Paris, 1892. If you’re not rich, things look bleak. Political bombings and police crackdowns tear the city apart. Out of this carnage steps Emile Henry, a young anarchist preparing his war against the State. But when he hears strange mumblings from the future, madness beckons… Dead White Anarchists_ is a solo theatre show – a Molotov cocktail of radical history lesson, spoken word and sci-fi crime thriller. It’s a reflection on a bloody past and a chaotic present, but always holding hope for the future. Written and performed by Paul Case Directed by Emily Ingram
“A throwback to when political theatre meant the exploration of grand universal ideas… the piece doesn’t flinch. Four stars” – The Wee Review
PLUS spoken word open mic! Handful of slots available, five minutes each, sign up on the night.
Yum Yum! Kebele’s weekly Sunday Social vegan cafe features a set vegan meal cooked up by volunteers, and served up about 6.30pm…until we run out!
Running virtually every Sunday for more than 20 years, the Sunday Social and Vegan Cafe sums up the essence of Kebele social centre – DIY, healthy food, politics and community. Read OurStory for the full rundown on those 20 years! Cafe proceeds help Kebele stay open, alive & kicking!
Each week from around 3pm a team of volunteers prepares and cooks a set vegan meal for about 50 people. The ingredients come from donations, local shops & markets, local food projects, and we bulk buy some ingredients from the Essential Trading Co-op.
We start serving by 6.30pm…until it runs out, which depends on how early people come! We ask for a donation of approx £2.50 for starter & main, and £1 for puddings. Hot/cold drinks available for 50p. We do not turn people away who are skint – please just say so and you’ll be fed. Perhaps you can contribute in some other way?
We always welcome new volunteers to help cook for the cafe, and to wash up & clean up after. If you’d like to get involved then speak to one of the cooks or the host, or ask for a Co-op member.
Sometimes before, but usually around 7.30pm after dinner, there may be a film; sometimes a talk or discussion; and sometimes music. There may also be campaign or project group meetings upstairs. There’s always plenty of people to chat with, socialise & network. You can also check out Kebele’s free library (borrow a book!) and Info Shop (buy a book, pamphlet or CD!), use the free wi-fi, plus there’s loadsa free info on local campaigns & events. We stay open until around 9.30pm.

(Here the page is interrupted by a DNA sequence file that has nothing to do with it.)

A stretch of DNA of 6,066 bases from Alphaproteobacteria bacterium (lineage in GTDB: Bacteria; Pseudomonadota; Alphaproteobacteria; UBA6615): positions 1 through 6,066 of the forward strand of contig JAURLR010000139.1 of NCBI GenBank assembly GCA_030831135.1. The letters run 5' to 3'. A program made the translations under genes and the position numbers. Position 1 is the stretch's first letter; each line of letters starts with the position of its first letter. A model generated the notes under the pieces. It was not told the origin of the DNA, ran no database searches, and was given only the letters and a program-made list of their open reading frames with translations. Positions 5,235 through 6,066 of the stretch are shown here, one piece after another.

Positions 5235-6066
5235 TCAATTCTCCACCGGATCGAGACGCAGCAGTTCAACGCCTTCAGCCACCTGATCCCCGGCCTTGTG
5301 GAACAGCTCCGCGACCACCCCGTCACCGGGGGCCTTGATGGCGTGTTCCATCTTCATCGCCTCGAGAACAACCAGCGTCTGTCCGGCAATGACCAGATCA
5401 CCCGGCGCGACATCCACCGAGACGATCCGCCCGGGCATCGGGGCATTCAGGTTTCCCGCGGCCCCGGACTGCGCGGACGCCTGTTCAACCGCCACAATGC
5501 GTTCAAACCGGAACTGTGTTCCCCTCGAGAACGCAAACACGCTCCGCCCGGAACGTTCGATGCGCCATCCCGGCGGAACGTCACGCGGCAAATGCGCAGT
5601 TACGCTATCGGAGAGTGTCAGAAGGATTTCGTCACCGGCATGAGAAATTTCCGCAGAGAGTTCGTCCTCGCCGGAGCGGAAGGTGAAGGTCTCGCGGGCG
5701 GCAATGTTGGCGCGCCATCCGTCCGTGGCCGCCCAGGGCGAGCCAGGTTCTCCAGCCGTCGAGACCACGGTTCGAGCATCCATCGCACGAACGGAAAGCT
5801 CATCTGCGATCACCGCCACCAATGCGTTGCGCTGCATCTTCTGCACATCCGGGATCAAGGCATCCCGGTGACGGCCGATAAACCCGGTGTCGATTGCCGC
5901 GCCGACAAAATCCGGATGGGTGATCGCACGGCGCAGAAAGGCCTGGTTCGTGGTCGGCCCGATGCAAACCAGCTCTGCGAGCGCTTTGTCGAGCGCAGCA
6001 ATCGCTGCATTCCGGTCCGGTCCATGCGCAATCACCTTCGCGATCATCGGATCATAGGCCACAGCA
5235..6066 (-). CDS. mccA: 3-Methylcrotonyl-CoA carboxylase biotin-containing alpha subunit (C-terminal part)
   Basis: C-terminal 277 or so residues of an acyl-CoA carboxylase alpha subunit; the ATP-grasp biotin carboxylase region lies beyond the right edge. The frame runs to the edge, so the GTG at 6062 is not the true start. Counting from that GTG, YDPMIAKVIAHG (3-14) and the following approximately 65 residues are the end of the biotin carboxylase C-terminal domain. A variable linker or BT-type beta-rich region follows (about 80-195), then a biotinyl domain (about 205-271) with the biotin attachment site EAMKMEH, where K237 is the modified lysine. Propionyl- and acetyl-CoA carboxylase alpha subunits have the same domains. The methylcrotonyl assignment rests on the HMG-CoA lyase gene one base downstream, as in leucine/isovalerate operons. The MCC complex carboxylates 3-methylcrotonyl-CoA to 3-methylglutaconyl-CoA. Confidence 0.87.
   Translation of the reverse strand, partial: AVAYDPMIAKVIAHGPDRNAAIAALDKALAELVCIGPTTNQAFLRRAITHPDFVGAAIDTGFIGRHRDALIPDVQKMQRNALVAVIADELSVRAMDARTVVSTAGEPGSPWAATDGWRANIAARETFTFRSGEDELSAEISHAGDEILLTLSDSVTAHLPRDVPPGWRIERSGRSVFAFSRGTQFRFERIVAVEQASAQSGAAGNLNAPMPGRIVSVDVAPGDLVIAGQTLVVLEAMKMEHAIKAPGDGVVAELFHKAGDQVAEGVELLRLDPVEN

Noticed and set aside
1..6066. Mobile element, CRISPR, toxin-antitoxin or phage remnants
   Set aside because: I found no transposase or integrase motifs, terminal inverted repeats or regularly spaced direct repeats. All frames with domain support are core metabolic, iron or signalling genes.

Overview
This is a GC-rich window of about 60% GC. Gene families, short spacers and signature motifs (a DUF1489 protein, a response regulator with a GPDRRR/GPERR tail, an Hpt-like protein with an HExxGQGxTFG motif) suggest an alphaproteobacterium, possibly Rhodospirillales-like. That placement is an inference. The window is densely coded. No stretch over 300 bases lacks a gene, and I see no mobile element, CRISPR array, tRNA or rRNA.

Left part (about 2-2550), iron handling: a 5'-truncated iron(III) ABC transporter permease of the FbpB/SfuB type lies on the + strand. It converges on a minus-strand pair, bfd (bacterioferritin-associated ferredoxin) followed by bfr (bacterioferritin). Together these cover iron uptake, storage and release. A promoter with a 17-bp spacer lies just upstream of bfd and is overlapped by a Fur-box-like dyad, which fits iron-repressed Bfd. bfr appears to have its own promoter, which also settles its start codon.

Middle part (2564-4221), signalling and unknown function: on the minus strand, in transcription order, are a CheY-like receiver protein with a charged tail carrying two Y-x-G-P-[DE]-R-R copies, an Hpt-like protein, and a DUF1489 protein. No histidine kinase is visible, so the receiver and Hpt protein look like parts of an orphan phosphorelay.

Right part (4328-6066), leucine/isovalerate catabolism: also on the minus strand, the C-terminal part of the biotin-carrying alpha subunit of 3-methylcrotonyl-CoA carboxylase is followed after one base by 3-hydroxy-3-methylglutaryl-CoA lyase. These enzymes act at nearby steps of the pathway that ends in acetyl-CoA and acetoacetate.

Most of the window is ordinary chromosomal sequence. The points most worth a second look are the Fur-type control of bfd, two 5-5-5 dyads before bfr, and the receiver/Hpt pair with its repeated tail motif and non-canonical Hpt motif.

Kebele social centre is available for use by local groups, projects & campaigns. We have various sized meeting rooms plus the kitchen and cafe. Read the details here and get in touch!
So lets enjoy some lesbian screen play at its very best!! Its free to attend, but if you want to make a small donation to the upkeep of Kebele, this would be much appreciated. Come along to the Kebele Social Centre to watch this mini series. Its an anarchist co-op and vegan cafe with reasonably priced hot drinks and cake available during the transmission.
Afterwards, why not stay on at the Sunday Social for a vegan meal for £2.50??
We will start showing the mini series at 3.15pm sharp, with 5 minute breaks between each episode for toilet breaks (purchase more cake/drinks) and to be finished by 6.30pm in time for the evening meal.
We’ve been banging on for a while now about our NovemberFest, celebrating our 20th anniversary, so here is OurStory…
Kebele is based at 14 Robertson Rd, Easton, Bristol BS5 6JY, and since 1995 has provided space for the development of anarchist & radical ideas and activities, community campaigns, and international solidarity.
Kebele means “community place” or “neighbourhood” in Amharic, an Ethiopian language. The term refers to localised community institutions, which dealt with their own needs & concerns, such as justice, health and community democracy. During the revolution in Grenada in 1979, Rastafarians involved in the struggle used the term “kebele” to refer to the community centres in each neighbourhood from which, in theory at least, the revolution was based. In 1983, the USA invaded the tiny island of Grenada to crush the rebellion.
The founders of Kebele were inspired by these meanings of the word, and current members are too.
The Squat and Kebele Kulture Projekt (KKP) Kebele started as an empty building that was squatted in autumn 1995 to provide housing for four homeless activists. It quickly mutated into something bigger out of a need to defy the owners (a bank) and authorities seeking to evict them, and inspired by European social spaces there was a desire to create a self-managed space for local individuals, campaigns & projects. Continue reading Kebele – this is Ourstory→